Indian-American Harvard grad Neha Chauhan Woodward is the creator of a new series of dolls that represent ‘common’ girls with a diverse array of ethnicities and backgrounds
Indian At Large staff
Each of Neha Chauhan Woodward’s seven dolls has a different story to tell. While Cara, the first doll produced in full, is half-Latina and wants to be a CEO when she grows up; Rory taught herself how to code and finds a similar solace in choreographing dances for her friends.
In addition, Chauhan Woodward has made a concerted effort to create a friend group with a diverse array of ethnicities and backgrounds: Anjali is Indian-American, Maya is Colombian, Mackenzie is African-American, and Perry is Asian-American.
These dolls are providing more than entertainment; they are fighting against stereotypes, and providing girls the tools to shatter glass ceilings. They represent common girls with ethnic diversity and are celebrated for their brains, talents and leadership.
Chauhan Woodward is the founder of Willowbrook Girls, the toy start-up that’s behind the new doll series. Prior to Willowbrook Girls, the Staten Island native built her career in e-commerce, working at companies like Blue Apron, Diapers.com (Amazon), and DANNIJO. She named Willowbrook Girls after her elementary school, Public School 54, which was located on Willowbrook Road in New York.
“The toys I played with had such an impact on me, but they weren’t a great reflection of me or my friends, who were so smart and so diverse in their interests and backgrounds. I knew we needed to do better,” Chauhan Woodward, who now lives in Manhattan with her husband, told SILive.com.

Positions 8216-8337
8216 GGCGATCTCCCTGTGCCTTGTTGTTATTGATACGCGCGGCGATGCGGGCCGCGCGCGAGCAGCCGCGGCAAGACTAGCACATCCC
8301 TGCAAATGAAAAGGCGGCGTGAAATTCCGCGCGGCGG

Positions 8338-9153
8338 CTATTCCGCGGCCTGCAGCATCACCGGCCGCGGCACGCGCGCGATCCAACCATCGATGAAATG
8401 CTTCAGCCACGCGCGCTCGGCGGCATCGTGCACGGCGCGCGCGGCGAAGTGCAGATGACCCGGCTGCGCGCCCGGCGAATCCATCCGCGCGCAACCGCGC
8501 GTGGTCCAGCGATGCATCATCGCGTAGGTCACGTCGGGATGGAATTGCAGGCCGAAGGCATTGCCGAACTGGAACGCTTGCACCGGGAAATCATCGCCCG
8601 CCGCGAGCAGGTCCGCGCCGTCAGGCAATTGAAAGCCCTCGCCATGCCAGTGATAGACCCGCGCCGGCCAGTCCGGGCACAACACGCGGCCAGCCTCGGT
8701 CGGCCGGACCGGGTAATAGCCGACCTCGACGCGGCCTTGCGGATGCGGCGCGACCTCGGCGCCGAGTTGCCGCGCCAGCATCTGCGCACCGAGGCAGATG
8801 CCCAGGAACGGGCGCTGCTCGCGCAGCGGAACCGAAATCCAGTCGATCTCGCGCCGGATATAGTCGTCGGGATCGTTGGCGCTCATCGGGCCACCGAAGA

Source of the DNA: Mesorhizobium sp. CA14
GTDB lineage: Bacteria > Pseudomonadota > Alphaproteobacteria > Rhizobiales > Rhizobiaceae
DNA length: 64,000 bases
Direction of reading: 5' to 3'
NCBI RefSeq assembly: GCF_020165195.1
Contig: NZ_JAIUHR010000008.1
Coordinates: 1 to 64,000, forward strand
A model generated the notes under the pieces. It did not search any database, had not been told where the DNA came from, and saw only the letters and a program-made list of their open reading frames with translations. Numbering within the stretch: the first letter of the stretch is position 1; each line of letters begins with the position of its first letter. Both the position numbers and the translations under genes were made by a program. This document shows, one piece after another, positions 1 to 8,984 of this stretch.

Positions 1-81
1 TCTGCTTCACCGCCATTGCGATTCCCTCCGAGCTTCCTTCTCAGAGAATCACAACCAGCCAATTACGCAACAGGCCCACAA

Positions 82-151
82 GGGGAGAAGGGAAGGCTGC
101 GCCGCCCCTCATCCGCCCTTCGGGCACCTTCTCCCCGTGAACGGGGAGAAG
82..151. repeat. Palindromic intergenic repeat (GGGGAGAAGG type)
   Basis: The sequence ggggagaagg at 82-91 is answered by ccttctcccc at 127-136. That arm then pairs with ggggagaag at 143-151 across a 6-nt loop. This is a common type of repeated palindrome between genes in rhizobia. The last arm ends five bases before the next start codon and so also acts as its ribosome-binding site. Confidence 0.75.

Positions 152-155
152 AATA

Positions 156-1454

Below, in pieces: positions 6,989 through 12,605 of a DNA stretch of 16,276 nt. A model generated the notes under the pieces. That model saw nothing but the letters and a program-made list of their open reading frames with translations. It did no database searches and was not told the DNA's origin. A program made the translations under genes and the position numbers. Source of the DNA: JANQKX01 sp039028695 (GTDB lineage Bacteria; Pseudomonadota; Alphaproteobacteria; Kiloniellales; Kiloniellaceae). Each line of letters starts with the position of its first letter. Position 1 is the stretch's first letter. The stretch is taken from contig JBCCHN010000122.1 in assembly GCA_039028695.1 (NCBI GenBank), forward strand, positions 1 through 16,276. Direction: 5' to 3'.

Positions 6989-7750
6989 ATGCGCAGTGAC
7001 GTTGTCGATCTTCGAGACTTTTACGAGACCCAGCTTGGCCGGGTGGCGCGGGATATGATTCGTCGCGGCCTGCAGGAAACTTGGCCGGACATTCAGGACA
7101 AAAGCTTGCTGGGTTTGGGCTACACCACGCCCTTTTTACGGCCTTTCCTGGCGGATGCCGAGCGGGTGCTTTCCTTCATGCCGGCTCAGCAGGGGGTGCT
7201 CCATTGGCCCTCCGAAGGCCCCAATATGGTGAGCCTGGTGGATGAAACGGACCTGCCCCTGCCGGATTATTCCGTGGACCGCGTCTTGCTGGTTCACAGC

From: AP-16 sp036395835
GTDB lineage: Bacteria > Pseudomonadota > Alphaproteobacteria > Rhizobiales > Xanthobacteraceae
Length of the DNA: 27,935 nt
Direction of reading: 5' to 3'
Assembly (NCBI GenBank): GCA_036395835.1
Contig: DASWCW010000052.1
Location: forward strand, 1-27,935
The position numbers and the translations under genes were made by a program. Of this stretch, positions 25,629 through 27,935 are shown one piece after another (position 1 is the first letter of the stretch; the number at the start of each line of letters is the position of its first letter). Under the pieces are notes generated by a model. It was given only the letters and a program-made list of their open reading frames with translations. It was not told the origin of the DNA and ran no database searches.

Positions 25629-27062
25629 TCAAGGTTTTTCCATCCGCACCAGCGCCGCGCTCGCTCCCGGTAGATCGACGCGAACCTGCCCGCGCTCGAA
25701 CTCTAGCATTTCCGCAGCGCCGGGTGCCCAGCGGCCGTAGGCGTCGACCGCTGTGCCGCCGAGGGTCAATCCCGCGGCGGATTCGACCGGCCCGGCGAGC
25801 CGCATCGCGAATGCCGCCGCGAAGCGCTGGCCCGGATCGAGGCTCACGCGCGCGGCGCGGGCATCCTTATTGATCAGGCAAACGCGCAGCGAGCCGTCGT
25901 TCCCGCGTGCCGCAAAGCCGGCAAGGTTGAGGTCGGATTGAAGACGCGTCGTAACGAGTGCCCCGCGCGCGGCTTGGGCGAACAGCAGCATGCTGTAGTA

Chauhan Woodward, 29, said the idea came to her while she was a Stanford MBA student — a degree she pursued after studying economics at Harvard and then working as an investment banking analyst at JPMorgan.
“Next door to the coffee shop I studied in was a very popular doll store,” she was quoted as saying, declining to name names. “The emphasis on appearances, with these doll hair salons and doll tea parties that parents were expected to bring their kids to really upset me. If anything, this company had a huge opportunity to empower girls,” she added.
When fully funded, each doll will have a corresponding book about their endeavours. The first one is about the Willowbrook girls starting a business at their school. The stories will give further depth to the characters, Chauhan Woodward said.
Growing up Indian-American, Chauhan Woodward also wanted to make sure the dolls appeared diverse. It was something lacking in the toys she grew up with, and hasn’t gone unnoticed by young people of color, she told SILive.com.
“A lot of girls I spoke to said that they wanted dolls that looked like them,” she said. “They wanted characters that were relatable. You have to see something to know that you can be it.”
Though Willowbrook Girls dolls aren’t for sale yet, Chauhan Woodward is nearing the end of her Kickstarter Campaign to raise money for the first doll, Cara. After that, Cara will be sold online. Chauhan Woodward hopes that sales from that and other sources will enable her to release more of the dolls.